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New grid computing simulations have shown that the smallest dinosaurs, not the biggest, were the fastest. This work is helping palaeontologists understand how dinosaurs moved around and what roles they played in the prehistoric world.
With its sharp teeth and massive jaws, the T. rex (officially known as Tyrannosaurus rex) is the stuff of nightmares. It's not surprising that scientists are convinced the T. rex was a carnivorous predator, because of its menacing jaws, but huge teeth don't tell the whole story. Was it like the modern cheetah, catching its prey in short burst-like sprints? Or was the T. rex a sneaky stalk-and-ambush hunter like the jaguar?
Since we can't see a real T. rex in action (it disappeared along with the other dinosaurs 65 million years ago), palaeontologists need to look elsewhere to understand its role as a predator and its speed. If zebras were to become extinct, the palaeontologists of the future could probably use living horses or donkeys as comparisons. People looking at dinosaur behavior don't have that luxury because there is nothing alive today quite like a T. rex. The solution is to create a detailed computer simulation of the animal's skeleton and muscles.
ISGTW reported last year about computer simulation research done by the Animal Simulation Laboratory at the University of Manchester, UK, that showed carnivores similar to T. rex such as Acrocanthosaurus couldn't even outrun a bicycle. The computer models stated that this therapod (beast feet) dinosaur had an average running speed of 15 miles per hour (24.5 kilometers per hour) and walked at about 5.5 mph (9 kph). Now, researchers have simulated the running speeds of a number of dinosaurs compared with living animals today. The research suggests the smaller the dinosaur, the faster it was.
Teaching a T. rex how to run
William Sellers and Phillip Manning, two palaeontologists from the University of Manchester, used a programme called GaitSym – a simulation environment that respects the real laws of physics (e.g. gravity, inertia) – to model the top running speeds of five types of bipedal dinosaur – Compsognathus, Velociraptor, Dilophosaurus, Allosaurus and T. rex. They also modelled three living animals – the ostrich, the emu, and humans – with well-known top speeds to use as comparison.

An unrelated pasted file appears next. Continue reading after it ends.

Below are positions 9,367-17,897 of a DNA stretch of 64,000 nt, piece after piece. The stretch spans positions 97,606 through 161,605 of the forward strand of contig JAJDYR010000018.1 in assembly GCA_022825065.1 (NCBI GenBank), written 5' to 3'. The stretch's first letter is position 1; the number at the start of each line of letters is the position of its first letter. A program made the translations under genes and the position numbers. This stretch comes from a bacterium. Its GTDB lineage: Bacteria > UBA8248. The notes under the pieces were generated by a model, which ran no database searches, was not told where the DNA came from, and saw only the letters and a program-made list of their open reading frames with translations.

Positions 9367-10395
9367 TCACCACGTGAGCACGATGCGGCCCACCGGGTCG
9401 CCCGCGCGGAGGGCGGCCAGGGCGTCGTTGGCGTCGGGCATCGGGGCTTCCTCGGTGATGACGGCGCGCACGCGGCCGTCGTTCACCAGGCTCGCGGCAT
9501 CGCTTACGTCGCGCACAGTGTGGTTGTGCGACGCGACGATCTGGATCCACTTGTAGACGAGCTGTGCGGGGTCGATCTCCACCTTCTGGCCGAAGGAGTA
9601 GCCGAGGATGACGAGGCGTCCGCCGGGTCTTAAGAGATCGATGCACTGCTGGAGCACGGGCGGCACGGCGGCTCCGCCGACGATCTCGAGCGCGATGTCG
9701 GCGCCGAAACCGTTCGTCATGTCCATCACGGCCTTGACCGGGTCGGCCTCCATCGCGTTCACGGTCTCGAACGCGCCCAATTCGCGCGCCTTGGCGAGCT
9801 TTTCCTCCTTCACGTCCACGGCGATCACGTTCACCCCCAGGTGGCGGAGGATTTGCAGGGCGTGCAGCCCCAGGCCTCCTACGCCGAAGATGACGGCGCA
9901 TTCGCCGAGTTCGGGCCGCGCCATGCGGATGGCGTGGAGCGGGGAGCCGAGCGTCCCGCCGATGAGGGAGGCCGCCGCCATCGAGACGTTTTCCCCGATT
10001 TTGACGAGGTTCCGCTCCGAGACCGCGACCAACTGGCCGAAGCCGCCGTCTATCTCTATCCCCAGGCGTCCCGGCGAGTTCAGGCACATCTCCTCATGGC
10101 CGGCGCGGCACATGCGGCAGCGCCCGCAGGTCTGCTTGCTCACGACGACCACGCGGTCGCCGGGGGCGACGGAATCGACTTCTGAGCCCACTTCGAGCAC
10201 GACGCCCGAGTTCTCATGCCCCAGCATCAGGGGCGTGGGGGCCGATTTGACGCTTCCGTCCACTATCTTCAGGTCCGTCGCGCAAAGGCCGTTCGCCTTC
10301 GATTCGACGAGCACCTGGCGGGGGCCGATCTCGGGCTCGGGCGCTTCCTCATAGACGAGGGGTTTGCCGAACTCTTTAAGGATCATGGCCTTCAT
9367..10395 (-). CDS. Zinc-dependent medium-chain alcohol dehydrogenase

First, they used the information available from known fossils to reconstruct the animal's locomotive anatomy and to build a 2D musculoskeletal model. The model specifies, for example, where the joints are, where the muscles are, the weight or mass of the thighs, feet and other parts of the animal, alongside the size and properties of its muscles.
Then, they 'released' this virtual robot in GaitSym and told it to run as fast as possible. The key to the model is that the palaeontologists didn't specify which muscle activation sequence the dinosaurs should use. GaitSym looked for the muscle activation pattern that allowed the animal to cover the most ground in a given amount of time. The program experiments with different combinations of muscle activation patterns and searches for an optimum solution.
Patterns that caused the animal to stagger, stumble or fall were abandoned while promising patterns were selected for further investigation. Each individual computation is not complex, but the problem is that GaitSym needs to go through thousands of muscle activation patterns. This makes the work computationally demanding and impractical to complete using a single computer. Instead, Sellers and Manning accessed the grid computing services provided by the UK's NW-Grid and used about 170,000 hours of computing time to complete the project in a few months.
And the dinosaur speeding record goes to...
Sellers and Manning reported in their Proceedings of the Royal Society B paper that all simulations generated high-quality running gaits (the way locomotion is achieved using limbs) for the seven tested animals. The computer model also assigned top speeds to living animals that are reasonably close (although slightly slower) than what is measured in real life.